By Dr. Micaela Wexler
As a family psychiatrist, I have noticed this is the time of the semester when college students first face mental health challenges. These can include issues like homesickness, anxiety about exams, alcohol abuse, difficulty with focus and concentration, romantic break ups, roommate conflicts, insomnia and time management challenges. Though these are common, and not considered serious, they can interfere with a student’s progress. These issues are easily treated, and should be addressed by students and the people in charge of supporting them.
The mental stress that is part of the college experience can trigger episodes of serious mental disorders. It is at this time of the semester, when first exam grades have been posted and class withdrawal deadlines are approaching that students with issues like bipolar mood disorder, eating disorders, severe OCD, or more rarely, psychoses or delusional disorders are especially overwhelmed. A significant number of people with these disorders are not diagnosed until early adulthood, so if they are in college when the first episode occurs, they usually find themselves alone, without psychiatric care.
It has become routine on college campus for a review of mental health services to be part of new student orientation. Many colleges offer a number of free counseling sessions to every student. However, when students are faced with an actual mental health crises, their thinking process tends to be derailed and they don’t always know what do to. The most frustrating aspect of mental health care is that oftentimes, even people with severe mental illness may fail to recognize they are at risk and need help.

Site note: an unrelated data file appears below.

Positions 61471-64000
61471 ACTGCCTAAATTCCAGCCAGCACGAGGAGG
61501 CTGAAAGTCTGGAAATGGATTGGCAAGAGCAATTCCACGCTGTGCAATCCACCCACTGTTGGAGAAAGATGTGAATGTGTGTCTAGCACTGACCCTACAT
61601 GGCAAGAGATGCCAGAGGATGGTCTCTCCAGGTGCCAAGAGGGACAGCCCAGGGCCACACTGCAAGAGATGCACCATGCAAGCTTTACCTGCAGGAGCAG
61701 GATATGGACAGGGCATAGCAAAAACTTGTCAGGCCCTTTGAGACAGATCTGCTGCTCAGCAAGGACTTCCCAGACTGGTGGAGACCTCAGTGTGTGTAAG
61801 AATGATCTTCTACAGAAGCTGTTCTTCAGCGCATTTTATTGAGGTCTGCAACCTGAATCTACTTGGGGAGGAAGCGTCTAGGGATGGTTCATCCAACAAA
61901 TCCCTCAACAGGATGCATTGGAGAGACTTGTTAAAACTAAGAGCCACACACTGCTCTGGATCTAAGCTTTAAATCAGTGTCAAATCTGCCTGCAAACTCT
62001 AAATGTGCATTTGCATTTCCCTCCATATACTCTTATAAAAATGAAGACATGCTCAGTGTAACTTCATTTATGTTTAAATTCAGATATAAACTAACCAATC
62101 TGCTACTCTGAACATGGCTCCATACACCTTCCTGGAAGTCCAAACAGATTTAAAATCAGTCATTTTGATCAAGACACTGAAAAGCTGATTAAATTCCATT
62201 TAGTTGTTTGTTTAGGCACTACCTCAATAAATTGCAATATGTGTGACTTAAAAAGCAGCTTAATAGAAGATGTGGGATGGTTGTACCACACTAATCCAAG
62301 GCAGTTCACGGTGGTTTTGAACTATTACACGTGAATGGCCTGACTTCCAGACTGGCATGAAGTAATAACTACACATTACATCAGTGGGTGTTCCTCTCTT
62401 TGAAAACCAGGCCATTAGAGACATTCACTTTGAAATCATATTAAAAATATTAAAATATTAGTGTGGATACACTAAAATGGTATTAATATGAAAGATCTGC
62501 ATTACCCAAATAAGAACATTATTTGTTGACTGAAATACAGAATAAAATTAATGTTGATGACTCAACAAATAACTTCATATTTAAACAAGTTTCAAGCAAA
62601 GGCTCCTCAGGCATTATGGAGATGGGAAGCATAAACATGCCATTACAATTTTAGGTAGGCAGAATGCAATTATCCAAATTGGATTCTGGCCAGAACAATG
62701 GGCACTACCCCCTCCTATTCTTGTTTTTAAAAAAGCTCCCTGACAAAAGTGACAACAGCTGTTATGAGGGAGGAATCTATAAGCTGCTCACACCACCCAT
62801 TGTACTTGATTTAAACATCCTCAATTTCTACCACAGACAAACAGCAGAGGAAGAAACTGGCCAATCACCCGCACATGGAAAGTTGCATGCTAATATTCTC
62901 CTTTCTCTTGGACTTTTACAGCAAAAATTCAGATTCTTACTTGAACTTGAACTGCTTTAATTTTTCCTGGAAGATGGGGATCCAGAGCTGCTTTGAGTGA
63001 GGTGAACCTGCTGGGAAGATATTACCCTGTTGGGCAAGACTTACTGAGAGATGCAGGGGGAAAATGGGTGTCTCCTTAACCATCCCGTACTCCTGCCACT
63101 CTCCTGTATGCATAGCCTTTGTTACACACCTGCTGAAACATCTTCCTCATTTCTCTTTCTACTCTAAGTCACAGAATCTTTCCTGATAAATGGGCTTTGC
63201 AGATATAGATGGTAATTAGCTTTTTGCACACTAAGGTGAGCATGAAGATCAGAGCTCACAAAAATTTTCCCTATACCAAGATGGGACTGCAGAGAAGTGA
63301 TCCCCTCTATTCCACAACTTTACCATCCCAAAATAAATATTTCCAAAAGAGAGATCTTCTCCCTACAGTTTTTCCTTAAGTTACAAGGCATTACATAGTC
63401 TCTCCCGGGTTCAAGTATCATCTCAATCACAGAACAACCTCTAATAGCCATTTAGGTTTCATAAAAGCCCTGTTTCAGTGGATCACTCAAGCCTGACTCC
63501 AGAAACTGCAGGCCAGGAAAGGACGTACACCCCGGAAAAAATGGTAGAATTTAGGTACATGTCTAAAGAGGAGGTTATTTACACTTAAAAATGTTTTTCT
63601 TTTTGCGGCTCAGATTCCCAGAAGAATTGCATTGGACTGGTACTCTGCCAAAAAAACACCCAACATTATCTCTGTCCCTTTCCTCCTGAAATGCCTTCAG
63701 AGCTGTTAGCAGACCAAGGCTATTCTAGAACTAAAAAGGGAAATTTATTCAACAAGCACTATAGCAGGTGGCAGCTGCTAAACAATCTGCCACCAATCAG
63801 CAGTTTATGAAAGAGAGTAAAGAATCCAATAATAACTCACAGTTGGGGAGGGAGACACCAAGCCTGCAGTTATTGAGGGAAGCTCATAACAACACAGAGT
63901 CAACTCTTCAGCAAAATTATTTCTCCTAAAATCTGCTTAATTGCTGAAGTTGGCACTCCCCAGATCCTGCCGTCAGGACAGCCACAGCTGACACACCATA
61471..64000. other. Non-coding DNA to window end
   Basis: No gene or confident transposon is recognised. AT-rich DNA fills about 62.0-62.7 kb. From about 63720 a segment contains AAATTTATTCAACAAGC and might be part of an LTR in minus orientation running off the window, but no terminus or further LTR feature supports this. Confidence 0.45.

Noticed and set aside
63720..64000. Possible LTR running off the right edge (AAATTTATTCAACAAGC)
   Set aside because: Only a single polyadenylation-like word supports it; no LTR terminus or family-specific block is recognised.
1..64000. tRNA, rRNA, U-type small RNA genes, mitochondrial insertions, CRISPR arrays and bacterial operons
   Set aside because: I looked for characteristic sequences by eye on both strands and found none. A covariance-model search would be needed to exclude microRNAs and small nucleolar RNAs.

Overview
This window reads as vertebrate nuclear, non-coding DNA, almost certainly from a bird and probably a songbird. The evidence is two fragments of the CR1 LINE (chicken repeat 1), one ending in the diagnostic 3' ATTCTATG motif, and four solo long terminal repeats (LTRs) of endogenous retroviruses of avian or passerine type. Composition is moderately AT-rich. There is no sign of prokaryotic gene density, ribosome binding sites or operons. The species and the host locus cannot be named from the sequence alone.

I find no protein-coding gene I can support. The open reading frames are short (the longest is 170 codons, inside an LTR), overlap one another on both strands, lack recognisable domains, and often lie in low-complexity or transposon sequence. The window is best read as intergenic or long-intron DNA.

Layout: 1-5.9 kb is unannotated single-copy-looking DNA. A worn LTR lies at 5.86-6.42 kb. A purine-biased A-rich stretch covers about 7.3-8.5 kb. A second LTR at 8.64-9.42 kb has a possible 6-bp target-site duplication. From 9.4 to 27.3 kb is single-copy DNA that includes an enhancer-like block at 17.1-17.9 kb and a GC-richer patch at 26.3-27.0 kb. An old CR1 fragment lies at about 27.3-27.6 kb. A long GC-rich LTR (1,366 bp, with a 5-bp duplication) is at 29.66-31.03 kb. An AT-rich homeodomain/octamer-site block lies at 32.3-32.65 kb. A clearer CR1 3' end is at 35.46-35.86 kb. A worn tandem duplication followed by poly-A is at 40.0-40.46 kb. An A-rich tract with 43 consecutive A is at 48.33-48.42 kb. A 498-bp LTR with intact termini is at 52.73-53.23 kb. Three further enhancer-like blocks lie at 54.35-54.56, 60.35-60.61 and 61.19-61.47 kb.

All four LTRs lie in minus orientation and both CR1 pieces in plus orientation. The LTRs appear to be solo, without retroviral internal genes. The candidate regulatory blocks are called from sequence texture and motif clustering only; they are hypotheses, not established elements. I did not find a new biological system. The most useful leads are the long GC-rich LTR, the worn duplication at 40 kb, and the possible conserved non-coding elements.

College students can play an important role when it comes to mental health by being attentive to their peers. Students should trust their instincts and take action when they sense a fellow student is under mental duress.
All students should know the warning signs for suicide. An easy mnemonic has been developed by the American Association of Suicidology: IS PATH WARM (Ideation, Substance Abuse, Purposelessness, Anxiety, Trapped, Hopelessness, Withdrawal, Anger, Recklessness, Mood Swings). Students should know where to turn for immediate help if they suspect a fellow student is suicidal.
Students do not need to sense a problem is as serious as suicide to take action. If a fellow student seems down, or has stopped eating, is losing or gaining weight rapidly, or getting intoxicated frequently, that person may need help. Help can take many forms. A student could ask a peer directly, “are you ok?” If that feels awkward, a student could bring up the topic in a general way, ie, by talking about something they heard in class, or on the news, ie, “I heard that severe stress in college can trigger (an eating disorder, a drinking problem, severe OCD, hearing voices). What do you think?”
Or, a student could say to a peer, “you have seemed really worried lately. Would you like to talk about it?”
A student should not take it upon themselves to be the sole source of support for a student in need. Before approaching the student in need, a college student should speak to a professor, resident assistant, a mental health provider, just in case the situation is more serious. This can easily be done in a way that protects the other student’s privacy and dignity.
On the other hand, talking with other students about the student having problems without ever offering support to the person who is depressed or behaving erratically is not only unkind, but potentially dangerous. There is still a great deal of stigma regarding mental health issues, and contributing to this should NOT be part of the college experience. Nowadays there are effective treatments for even the most serious of mental health challenges. Taking positive action in the face of mental duress can be rewarding for college students. Preventing mental health tragedies is something which will enhance the college experience for everyone involved.